Sea Level Rise

Accelerated erosion

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There will always be beaches, but sea level rise will ensure that they will not be in the same place in the future. The beaches will still exist throughout this change, but many of the buildings may not. Efforts to save development, however do threaten beaches, such as shoreline armoring structures.

Although relative amounts of rise may seem very small, only a few millimeters per year, the cumulative effect of these small rises each year over a long period of time (100+ years) causes major problems. Accelerated rates of erosion are attributed to sea level rise and erosion causes large economic losses around the world each year due to the close proximity of buildings and critical infrastructure. This includes transportation systems, gas and oil lines as well as electricity lines and power plants.

Most developed coasts and beaches have buildings very close to the ocean leaving little room for the ever-expanding ocean. The future effects of sea level rise on coastal civilization over the entire world are of great concern. Over half of the world’s population lives within 100 km of the coast. Over the next 50 years, damage due to coastal development will be devastating, but if the rate of sea level rise increases, the results could be catastrophic. This issue threatens areas from New York City in the United States to the Pearl River Delta in China to the Maldives.

The world map below allows you to see elevations of coastal areas. Areas in red are the lowest in elevation and are most prone to flooding. Check out Manhattan in New York City. If you think the situation there looks dire, be sure to check out the effects of a 2 m rise in sea level on Pearl River Delta in China, home to more than 40 million people. Map courtesy of globalwarmingart.com


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Lagos Expansion Into Atlantic Ocean, Nigeria

By 2016, Lagos will get a new city to be built on nine million square metres of reclaimed land about 2.4 kilometres into the Atlantic Ocean, south of Ahmadu Bello Way, Victoria Island.

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Global Groundwater Depletion Leads to Sea Level Rise

Scientists have conducted a global assessment on the current large-scale abstraction of groundwater worldwide, and the effect of groundwater depletion on sea level rise, with remarkable results.

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New York Seas to Rise Twice as Much as Rest of U.S.

Sea levels around New York City and much of the U.S. Northeast will rise twice as much as in other parts of the United States this century, according to new climate models.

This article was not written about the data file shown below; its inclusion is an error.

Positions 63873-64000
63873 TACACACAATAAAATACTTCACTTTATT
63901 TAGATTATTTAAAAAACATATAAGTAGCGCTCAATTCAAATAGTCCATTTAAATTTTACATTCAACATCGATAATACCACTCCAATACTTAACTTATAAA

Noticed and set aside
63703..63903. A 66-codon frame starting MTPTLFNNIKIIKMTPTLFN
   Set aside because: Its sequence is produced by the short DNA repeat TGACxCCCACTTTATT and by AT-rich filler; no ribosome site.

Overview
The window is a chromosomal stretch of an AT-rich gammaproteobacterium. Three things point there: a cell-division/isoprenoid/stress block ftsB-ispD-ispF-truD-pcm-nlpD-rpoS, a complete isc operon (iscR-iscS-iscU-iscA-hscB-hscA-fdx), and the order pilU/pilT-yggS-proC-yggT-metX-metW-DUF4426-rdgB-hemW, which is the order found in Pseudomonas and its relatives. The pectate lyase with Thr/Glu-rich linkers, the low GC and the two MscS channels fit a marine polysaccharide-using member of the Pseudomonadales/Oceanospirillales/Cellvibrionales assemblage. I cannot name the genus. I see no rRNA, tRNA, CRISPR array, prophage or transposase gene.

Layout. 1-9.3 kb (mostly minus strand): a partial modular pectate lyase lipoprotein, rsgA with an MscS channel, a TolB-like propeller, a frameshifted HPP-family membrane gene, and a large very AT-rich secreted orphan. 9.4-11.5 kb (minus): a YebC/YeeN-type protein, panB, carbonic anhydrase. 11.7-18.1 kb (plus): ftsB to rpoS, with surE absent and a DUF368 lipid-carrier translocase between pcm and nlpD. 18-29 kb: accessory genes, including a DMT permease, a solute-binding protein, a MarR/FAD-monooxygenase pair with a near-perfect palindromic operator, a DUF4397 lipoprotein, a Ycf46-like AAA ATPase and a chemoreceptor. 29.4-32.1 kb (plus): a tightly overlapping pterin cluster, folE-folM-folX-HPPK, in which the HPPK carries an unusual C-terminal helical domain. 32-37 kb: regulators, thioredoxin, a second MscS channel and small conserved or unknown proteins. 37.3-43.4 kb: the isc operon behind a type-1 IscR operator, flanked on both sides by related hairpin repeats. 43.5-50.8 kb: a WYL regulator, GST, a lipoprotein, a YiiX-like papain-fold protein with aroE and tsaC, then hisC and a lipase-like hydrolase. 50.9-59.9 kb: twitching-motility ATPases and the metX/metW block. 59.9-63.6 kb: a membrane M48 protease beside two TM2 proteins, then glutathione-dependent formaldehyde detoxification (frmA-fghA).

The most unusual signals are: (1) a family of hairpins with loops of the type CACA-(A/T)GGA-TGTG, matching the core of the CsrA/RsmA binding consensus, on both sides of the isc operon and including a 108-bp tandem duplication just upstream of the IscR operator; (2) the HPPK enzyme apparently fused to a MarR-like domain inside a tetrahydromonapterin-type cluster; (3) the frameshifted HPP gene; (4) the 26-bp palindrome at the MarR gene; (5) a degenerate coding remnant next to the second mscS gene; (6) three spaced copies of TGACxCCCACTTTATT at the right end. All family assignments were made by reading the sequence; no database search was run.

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Palau, at risk from rising seas, aims to drill for oil

Many island nations around the world are looking for creative solutions to a pending crisis, predicted boosts in sea level, associated with climate change. Analysts though, question why the World Bank is helping Palau develop fossil fuel resources when the island’s very existence is threatened by the burning of them.

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Melting sea ice forces walruses ashore in Alaska

walruses

Massive super-herds of walrus are being forced onto dry land because of a lack of sea ice, the World Wildlife Fund reports. Discovery News UGC video shows an estimated 10,000 animals gathered in Point Lay, Alaska. This massive move to shore by walruses is unusual in the United States.

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New York City and Risk of Higher Seas

Sea level may rise faster near New York than at most other densely populated ports, thus it has become an urban experiment in the ways that seaboard cities can adapt to climate change over the next century.

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Coral Reef and Planet’s Changing Sea Levels

By studying ancient coral, scientists are hoping to put together the most accurate picture yet of how sea levels have changed over thousands of years.

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Barrier islands and sea-level rise

Over the next 100 years, according to recent estimates, we should expect 5 to 6 feet of sea-level rise.

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In Low-Lying Bangladesh, The Sea Takes a Human Toll

Danish photographer and filmmaker Jonathan Bjerg Møller recently spent nine months in Bangladesh, chronicling the lives of people struggling to survive just a few feet above sea level.

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